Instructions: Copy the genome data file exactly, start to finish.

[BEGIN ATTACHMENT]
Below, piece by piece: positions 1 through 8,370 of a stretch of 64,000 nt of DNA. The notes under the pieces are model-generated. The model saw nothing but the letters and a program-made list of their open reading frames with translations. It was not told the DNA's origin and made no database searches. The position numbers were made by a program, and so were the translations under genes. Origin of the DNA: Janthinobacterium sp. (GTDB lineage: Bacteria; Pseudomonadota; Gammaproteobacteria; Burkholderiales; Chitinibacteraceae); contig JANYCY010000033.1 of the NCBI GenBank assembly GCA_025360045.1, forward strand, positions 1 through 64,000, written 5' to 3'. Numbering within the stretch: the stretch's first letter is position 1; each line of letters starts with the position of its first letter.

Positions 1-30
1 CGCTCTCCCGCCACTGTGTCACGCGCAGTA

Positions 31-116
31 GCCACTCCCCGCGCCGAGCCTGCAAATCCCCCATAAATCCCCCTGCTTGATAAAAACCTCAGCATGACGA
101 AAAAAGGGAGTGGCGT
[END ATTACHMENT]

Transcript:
Below, piece by piece: positions 1 through 8,370 of a stretch of 64,000 nt of DNA. The notes under the pieces are model-generated. The model saw nothing but the letters and a program-made list of their open reading frames with translations. It was not told the DNA's origin and made no database searches. The position numbers were made by a program, and so were the translations under genes. Origin of the DNA: Janthinobacterium sp. (GTDB lineage: Bacteria; Pseudomonadota; Gammaproteobacteria; Burkholderiales; Chitinibacteraceae); contig JANYCY010000033.1 of the NCBI GenBank assembly GCA_025360045.1, forward strand, positions 1 through 64,000, written 5' to 3'. Numbering within the stretch: the stretch's first letter is position 1; each line of letters starts with the position of its first letter.

Positions 1-30
1 CGCTCTCCCGCCACTGTGTCACGCGCAGTA

Positions 31-116
31 GCCACTCCCCGCGCCGAGCCTGCAAATCCCCCATAAATCCCCCTGCTTGATAAAAACCTCAGCATGACGA
101 AAAAAGGGAGTGGCGT